I advise multinational businesses in improving the efficiency and effectiveness of their Indirect Tax Function and Tax Control Framework.
I started my career as a manager at Arthur Andersen and then became a partner in EY where I led the indirect tax performance team for Netherlands and Belgium. Currently I am a senior managing director of Phenix Consulting.
I have over 20 years’ experience advising clients on international VAT issues. I am specialized in the tax aspects of financial transformations, shared service centre migration, and post merger integration work. I am also somewhat of a mentor, giving back to the profession. If you are interested in conversation and discussion, please feel free to contact me.
The document entitled Improving Large Business Compliance contains 3 main proposals: A legislative requirement for large businesses to publish their tax strategy A voluntary ‘Code of Practice on Taxation for Large Business’ A ‘Special Measures’ regime to apply to businesses continually undertaking aggressive tax planning or persistently refusing to engage with HMRC in an open and collaborative manner In relation to tax strategy, the document sets out the areas that should be covered by a tax strategy and also proposes that businesses could publish information to demonstrate how the tax strategy is being applied in practice.
When high risk indirect tax areas and lowest performing VAT processes - that have a direct impact on the company's VAT objectives - have been identified, the next step is to measure the performance in term of effectiveness and efficiency of each of these processes: "Measure the magnitude of that problem, determine why the problem exists, and generate a set of solutions to ensure that the problem goes away." The first phase is however a zero measurement that identifies key indirect tax risks and worst performing processes that in the end should be improved.
The Dutch tax authorities announced on May 19, 2015 that 5,000 of its 30,000 employees will lose their current job, while at the same time 1,500 specialized data analysts will be hired as tax returns will be automatically assessed via data analysis. This is not exceptional as in various European countries taxpayers are already obliged to submit electronic audit files to the tax authorities. This trend will continue due to the availability of data analysis software and the increased focus on VAT compliance by tax administrations. It is also expected that tax authorities will request more and more data from the taxpayers.
The Commission wishes to inform Ireland that, having examined the information supplied by your authorities on the measure referred to above, it has decided to initiate the procedure laid down in Article 108(2) of the Treaty on the Functioning of the European Union (“TFEU”).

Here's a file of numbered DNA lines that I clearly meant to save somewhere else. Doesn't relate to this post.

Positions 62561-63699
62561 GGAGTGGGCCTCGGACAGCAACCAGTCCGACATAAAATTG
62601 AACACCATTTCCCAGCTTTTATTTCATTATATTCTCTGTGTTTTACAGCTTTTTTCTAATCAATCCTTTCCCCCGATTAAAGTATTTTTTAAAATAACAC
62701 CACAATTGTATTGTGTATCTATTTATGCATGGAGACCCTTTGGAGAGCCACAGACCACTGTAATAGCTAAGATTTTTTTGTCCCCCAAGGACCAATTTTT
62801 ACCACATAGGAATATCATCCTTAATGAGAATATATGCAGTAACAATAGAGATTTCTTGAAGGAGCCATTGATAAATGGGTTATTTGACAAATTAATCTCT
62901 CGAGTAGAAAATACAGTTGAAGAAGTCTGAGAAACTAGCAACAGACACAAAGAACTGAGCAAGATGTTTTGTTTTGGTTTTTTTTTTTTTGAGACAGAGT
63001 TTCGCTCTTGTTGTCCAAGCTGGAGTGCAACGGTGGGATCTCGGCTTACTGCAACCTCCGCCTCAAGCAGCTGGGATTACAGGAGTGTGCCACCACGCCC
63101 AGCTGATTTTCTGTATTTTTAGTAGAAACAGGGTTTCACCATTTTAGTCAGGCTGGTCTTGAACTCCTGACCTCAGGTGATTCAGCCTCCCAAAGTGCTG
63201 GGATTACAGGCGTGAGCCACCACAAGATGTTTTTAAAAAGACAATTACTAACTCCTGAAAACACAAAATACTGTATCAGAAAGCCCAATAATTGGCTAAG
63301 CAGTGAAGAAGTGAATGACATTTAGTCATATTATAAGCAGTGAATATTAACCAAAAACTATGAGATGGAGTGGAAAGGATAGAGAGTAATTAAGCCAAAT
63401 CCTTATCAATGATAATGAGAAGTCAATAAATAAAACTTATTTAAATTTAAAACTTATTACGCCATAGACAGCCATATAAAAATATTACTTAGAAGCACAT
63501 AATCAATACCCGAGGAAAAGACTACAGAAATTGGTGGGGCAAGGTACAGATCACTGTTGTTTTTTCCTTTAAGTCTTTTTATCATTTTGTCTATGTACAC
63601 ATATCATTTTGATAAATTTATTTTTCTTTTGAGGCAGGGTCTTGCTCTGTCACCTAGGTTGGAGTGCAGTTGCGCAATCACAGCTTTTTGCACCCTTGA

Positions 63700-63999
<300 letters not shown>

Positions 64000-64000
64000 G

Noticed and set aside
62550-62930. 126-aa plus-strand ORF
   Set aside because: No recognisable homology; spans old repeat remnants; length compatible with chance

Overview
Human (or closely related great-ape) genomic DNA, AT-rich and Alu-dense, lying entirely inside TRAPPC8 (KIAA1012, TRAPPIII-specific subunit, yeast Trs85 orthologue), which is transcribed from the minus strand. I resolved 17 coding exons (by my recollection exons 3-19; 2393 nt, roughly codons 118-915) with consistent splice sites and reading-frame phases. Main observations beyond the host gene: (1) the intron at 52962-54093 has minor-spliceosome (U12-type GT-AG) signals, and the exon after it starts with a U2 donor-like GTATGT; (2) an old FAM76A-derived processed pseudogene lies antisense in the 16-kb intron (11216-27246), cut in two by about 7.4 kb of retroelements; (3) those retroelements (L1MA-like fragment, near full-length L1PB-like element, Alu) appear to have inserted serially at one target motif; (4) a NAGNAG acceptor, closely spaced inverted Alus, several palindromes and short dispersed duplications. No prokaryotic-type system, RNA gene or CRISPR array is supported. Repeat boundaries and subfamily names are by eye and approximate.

Such a cross-border ruling can only be requested if the transaction(s) envisaged are complex and have a cross-border aspect (in two or more Member States participating in the test case).
2 Subject of this discussion: How we change the way that penalties are applied as we transform HMRC to deliver more digital services, based around our customers, so they can get things right first time. Scope of this discussion: We’re asking for comme
The use of receipt-based tax lotteries to increase (VAT) tax compliance has been of growing in- terest amongst EU Member States. Some countries have introduced such lottery schemes, namely Malta in 1997, Slovakia in 2013 and Portugal in 2014. Others have been intrigued about the possibility of introducing a lottery. The use of tax lotteries also has a history outside of Europe, notably in Taiwan since the 1950s. While there is growing interest in the use of tax lotteries throughout Europe, the understanding of best practises and success factors, is still limited. Therefore, this workshop brought together countries with experience and those interested in running tax lotteries. TAXUD and the JRC in this context coordinated, establishing a platform for discussion amongst the Member States.
The global tax environment is in a state of fast change. A shift to indirect taxes represents the global trend. Driving Indirect Tax Management therefore becomes more and more important. The key to success in the management is the ability to translate indirect tax knowledge into a workable business process. In general the advisory sector may bring you a wealth of knowledge but in practice the translation gap to a process within the actual execution of the theory makes a business vulnerable for an endless increase in consulting cost and an ineffective approach in timely dealing with current indirect tax exposures. This may easily result in a financial disaster. Tax authorities are continuing to pick up on the common weaknesses identified in the Indirect Tax function. The restyling of the indirect tax function in a business may have to be considered by a business in order to deal with the increasing number of indirect tax challenges or to benefit from indirect tax opportunities. Enhance the indirect tax communication within the business functional hierarchy, increase business awareness of the current state of its indirect tax function and set the right priorities for in-house stakeholders/departments (AP, AR, Legal, Finance etc) to successfully move to a best-practice is our philosophy. Our aim is to share our expertise with you through this website, to create and share current state benchmarking knowledge, to inspire and also challenge your department functions through offering modules that can be used to scope process gaps from an indirect tax perspective. A mythological way to express our mission statement would be to compare the general Indirect Tax function with the fall or rise of the Phenix legend.